There is an old adage which says if you don’t measure you can’t manage. This is true up to a point. The fact is that these measures have to be SMARTER – Specific, Measurable, Achievable, Relevant, Time related, Evaluated and Reviewed regularly. (Yemm 2013).
There is no point in measuring areas which you can’t do anything about or where the cost of measuring is going to be greater than the likely savings to be achieved.
The measures also have to be in line with the company’s strategy going forward – hence Relevant.
Although Deming (2000) was initially credited with the quote about measuring and managing he actually states that “managing by results is like looking in the rear-view mirror”. He states that many important things that must be managed cannot be measured. However we do need to know where we are before we can improve on performance to get where we want to be. He also stated that be improving quality you automatically improve productivity.
Table 1 below shows some examples of key performance indicators that can be applied in a warehouse. It is not suggested that all of these measures are introduced. Choose the ones which are important to you as a company and those of which are important to your customers.
Table 1 – Examples of Warehouse related key performance indicators
|Key performance indicator||Description|
|Average cost per unit shipped (£)||Total cost of warehouse operations / total units shipped|
|Warehouse costs as a percentage of cost of goods sold||Total cost of warehouse operations / Cost of Goods sold (as per the P & L statement|
|Warehouse costs as a percentage of sales||Total cost of warehouse operations / Total sales (as per P & L Statement)|
|Cost per order shipped||Total cost of warehouse operation / Total orders shipped from warehouse|
|Actual cost per activity||Actual cost by activity / Expected (budget) cost|
|Orders picked per hour||Orders picked and packed / Total warehouse labour hours|
|Product Lines picked per hour||Lines picked and packed / Total warehouse labour hours|
|Items picked per hour||items picked and packed / Total warehouse labour hours|
|Pallets picked per hour||Pallets picked per hour / Total warehouse hours worked|
|Cases picked per hour||Cases picked per hour / Total warehouse hours worked|
|On time despatch||Total orders shipped on time / total orders shipped|
|Order fill rate||Orders filled completely / Total orders shipped|
|On time in full first time||Orders filled completely first time and delivered on time / total orders|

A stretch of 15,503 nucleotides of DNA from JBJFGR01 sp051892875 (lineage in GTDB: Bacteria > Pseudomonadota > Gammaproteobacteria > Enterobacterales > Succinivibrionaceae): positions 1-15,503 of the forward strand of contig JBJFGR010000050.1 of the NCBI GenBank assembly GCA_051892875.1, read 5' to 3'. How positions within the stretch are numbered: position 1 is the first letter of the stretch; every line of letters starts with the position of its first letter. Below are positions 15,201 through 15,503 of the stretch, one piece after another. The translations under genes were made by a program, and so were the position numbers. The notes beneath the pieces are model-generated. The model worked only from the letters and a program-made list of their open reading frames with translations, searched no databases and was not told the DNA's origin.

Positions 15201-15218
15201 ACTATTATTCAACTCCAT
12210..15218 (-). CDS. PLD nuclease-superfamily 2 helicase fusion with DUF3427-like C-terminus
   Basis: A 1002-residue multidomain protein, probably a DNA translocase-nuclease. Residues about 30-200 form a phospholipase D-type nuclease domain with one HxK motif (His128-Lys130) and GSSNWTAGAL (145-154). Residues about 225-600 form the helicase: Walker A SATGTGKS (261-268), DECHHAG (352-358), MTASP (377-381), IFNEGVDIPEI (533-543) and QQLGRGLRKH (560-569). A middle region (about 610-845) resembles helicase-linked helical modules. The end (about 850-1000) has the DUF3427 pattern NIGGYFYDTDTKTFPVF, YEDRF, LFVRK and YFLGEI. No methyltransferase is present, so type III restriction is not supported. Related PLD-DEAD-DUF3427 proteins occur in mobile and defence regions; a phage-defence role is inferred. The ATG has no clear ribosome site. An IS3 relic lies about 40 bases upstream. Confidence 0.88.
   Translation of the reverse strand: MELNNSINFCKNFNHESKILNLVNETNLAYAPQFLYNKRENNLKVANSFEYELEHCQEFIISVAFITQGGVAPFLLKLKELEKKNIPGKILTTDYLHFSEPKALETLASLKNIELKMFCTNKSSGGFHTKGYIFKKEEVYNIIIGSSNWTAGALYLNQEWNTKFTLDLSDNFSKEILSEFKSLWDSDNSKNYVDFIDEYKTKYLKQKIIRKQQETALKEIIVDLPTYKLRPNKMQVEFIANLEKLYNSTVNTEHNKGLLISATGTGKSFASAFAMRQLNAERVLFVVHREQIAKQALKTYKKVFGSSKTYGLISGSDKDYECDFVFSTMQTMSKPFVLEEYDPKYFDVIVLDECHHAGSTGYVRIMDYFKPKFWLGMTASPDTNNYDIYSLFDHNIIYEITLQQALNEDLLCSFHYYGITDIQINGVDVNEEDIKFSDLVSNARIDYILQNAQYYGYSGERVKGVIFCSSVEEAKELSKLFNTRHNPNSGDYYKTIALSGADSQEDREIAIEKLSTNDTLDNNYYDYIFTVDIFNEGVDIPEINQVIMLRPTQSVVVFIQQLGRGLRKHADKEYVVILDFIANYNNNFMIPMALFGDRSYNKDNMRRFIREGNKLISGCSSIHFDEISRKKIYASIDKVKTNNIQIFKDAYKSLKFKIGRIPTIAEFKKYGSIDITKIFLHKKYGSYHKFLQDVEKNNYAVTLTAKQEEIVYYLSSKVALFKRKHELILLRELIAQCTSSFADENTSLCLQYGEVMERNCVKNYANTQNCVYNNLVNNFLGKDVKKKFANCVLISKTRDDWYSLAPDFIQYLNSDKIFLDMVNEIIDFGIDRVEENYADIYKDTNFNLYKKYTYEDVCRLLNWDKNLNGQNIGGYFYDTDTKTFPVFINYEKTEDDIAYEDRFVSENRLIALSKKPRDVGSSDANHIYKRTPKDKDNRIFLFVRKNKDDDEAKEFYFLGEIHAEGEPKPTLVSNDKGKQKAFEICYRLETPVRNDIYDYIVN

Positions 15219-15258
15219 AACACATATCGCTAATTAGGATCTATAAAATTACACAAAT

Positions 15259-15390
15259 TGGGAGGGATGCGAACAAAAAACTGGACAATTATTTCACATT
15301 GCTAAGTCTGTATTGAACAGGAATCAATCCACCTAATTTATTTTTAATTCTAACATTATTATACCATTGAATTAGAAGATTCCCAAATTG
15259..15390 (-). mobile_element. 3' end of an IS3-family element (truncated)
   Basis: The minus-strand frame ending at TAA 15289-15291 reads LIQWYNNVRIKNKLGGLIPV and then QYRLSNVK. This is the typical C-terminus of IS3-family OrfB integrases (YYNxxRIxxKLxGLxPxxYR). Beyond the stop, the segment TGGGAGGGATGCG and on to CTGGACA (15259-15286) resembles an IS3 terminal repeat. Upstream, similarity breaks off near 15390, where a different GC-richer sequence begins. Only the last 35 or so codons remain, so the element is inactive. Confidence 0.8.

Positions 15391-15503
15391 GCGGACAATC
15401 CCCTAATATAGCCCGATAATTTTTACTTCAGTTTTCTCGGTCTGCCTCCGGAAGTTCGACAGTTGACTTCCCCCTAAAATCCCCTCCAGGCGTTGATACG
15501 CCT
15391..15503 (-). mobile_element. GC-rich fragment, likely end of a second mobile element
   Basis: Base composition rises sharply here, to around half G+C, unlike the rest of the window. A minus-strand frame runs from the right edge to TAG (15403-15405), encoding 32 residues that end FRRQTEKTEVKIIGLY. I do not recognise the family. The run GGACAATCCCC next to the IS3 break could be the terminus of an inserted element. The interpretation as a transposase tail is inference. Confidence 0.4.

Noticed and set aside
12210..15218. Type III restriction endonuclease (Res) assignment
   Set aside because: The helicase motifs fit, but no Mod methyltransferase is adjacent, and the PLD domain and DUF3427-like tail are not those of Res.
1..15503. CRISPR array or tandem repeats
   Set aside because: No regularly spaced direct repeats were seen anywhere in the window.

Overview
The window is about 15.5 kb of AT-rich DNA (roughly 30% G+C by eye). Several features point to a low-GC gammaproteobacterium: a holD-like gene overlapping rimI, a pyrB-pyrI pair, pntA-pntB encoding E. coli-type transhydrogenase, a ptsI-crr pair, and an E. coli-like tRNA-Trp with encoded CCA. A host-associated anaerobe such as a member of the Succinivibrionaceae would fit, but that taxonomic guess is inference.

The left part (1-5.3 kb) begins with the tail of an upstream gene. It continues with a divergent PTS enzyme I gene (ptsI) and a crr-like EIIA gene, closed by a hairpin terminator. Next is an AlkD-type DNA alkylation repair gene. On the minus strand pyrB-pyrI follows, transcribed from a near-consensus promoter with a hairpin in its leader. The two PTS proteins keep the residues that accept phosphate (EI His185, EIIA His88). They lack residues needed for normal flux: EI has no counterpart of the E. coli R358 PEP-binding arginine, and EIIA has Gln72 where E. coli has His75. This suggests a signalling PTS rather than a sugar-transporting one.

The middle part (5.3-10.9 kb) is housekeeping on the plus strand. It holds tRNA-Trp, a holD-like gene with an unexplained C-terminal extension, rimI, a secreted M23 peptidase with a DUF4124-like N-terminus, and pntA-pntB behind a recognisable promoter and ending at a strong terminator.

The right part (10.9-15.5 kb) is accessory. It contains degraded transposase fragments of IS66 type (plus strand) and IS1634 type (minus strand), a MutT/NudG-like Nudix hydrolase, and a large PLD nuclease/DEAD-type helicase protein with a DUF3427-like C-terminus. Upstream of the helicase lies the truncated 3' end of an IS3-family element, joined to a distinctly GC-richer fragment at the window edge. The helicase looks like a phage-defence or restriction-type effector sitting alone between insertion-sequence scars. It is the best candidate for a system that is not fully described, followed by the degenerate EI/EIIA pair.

|Damage free shipments||Damage free items shipped / Total items shipped|
|Paperwork accuracy||Orders shipped with correct paperwork / Total orders shipped|
|Order accuracy||Orders shipped without errors / total orders shipped|
|Line accuracy||Lines shipped without errors / Total lines shipped|
|Order cycle time||Actual ship date – customer order date|
|Internal order cycle time||Actual order ready time – customer order receipt time (hours)|
|Perfect order completion||Orders shipped on time, in full, damage free, with correct paperwork / total orders shipped|
|Dock to stock time||Time taken from vehicle arrival to input onto sales system|
|Operator hours||100 x Labour hour used / Labour hours available|
|MHE utilisation||100 x MHE hours used / MHE hours available|
|Picker utilisation||100 x Actual case pick rate achieved / expected cases to be picked|
|Pallet locations||100 x Pallet locations occupied / Pallet locations available|
|Total CO2||Total CO2 emissions produced by the warehouse over a period|
|Accident record||Time lost through incidents as a % of total working days|
|Accident record||Number of days since last reportable incident|
|Workforce turnover||Number of operatives leaving / total number of operatives|
|Inventory days on hand||Average inventory value by item / Average daily item usage|
|Inventory count accuracy||Items in correct locations in correct quantity / total number of locations|
|Inventory days of supply||Current total inventory value / (Total annual cost of goods sold / 365)|
|Inventory shrinkage||Items lost and damaged / total items in stock (in quantity or value)|
Deming W E, (2000) The New Economics 2nd Edition MIT Press Cambridge Massachusetts
Yemm, Graham (2013). Essential Guide to Leading Your Team : How to Set Goals, Measure Performance and Reward Talent. Pearson Education. pp. 37–39. Retrieved 04/11/2014
This is an extract from The Logistics and Supply Chain Toolkit (2014) by Gwynne Richards and Susan Grinsted, Kogan Page, London.